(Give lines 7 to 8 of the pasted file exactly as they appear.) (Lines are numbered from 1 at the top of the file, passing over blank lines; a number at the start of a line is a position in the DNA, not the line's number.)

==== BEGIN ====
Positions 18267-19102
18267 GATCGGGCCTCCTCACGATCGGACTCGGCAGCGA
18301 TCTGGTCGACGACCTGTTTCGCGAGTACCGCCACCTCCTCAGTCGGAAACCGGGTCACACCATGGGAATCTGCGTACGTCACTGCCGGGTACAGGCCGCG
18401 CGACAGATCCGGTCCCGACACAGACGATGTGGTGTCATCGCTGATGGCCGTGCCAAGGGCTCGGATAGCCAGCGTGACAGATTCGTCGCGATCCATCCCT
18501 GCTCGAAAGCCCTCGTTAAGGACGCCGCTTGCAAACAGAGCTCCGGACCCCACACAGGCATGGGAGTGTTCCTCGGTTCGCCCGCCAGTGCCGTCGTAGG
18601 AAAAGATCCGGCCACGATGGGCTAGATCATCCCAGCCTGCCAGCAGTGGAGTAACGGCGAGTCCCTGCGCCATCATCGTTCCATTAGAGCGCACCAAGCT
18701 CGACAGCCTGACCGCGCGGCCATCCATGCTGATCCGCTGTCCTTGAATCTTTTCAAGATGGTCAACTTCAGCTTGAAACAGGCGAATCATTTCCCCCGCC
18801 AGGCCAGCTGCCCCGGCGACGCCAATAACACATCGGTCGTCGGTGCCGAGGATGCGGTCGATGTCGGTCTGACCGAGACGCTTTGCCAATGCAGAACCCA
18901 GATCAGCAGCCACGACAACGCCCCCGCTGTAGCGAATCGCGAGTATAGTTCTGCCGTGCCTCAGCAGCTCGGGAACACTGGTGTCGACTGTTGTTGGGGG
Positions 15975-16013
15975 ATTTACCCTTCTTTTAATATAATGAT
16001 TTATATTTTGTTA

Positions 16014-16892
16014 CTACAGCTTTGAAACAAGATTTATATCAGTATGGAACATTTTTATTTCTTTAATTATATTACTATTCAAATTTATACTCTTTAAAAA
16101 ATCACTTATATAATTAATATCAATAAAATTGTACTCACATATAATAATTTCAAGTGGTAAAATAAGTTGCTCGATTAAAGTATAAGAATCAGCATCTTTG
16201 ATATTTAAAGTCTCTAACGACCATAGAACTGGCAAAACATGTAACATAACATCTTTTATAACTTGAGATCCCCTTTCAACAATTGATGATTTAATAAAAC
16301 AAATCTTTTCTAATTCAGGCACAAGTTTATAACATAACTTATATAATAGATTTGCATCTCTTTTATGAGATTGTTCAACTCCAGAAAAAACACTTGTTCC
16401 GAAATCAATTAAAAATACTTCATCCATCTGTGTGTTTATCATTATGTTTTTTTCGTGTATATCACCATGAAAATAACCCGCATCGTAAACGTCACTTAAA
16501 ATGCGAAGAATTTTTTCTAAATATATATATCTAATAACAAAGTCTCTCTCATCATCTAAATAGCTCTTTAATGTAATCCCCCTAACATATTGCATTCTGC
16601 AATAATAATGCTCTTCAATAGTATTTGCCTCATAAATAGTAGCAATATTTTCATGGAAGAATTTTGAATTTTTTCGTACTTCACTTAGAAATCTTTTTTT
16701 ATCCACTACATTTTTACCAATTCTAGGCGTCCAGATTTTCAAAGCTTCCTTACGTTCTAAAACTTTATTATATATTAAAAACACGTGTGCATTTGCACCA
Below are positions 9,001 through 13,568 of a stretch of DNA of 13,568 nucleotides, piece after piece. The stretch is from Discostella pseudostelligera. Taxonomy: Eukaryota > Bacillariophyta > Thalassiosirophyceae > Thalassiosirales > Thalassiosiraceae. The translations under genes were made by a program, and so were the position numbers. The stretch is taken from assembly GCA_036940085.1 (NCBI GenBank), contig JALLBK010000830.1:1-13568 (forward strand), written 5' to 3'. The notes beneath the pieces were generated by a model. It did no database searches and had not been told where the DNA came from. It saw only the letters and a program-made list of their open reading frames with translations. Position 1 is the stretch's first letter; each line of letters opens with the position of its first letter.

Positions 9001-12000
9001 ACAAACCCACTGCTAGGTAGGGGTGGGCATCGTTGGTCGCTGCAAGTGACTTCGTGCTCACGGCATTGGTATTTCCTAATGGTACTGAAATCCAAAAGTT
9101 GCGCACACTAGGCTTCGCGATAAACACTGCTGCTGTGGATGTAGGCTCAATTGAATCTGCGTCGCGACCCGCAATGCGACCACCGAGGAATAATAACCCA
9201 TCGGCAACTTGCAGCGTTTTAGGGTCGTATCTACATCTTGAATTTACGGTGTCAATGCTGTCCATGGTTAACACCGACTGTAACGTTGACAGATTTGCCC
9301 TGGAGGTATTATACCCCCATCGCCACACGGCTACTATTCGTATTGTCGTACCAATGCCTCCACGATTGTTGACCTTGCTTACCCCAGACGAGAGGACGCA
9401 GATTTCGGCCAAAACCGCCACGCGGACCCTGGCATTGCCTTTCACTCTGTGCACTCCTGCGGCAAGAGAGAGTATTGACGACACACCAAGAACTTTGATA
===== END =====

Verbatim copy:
18701 CGACAGCCTGACCGCGCGGCCATCCATGCTGATCCGCTGTCCTTGAATCTTTTCAAGATGGTCAACTTCAGCTTGAAACAGGCGAATCATTTCCCCCGCC
18801 AGGCCAGCTGCCCCGGCGACGCCAATAACACATCGGTCGTCGGTGCCGAGGATGCGGTCGATGTCGGTCTGACCGAGACGCTTTGCCAATGCAGAACCCA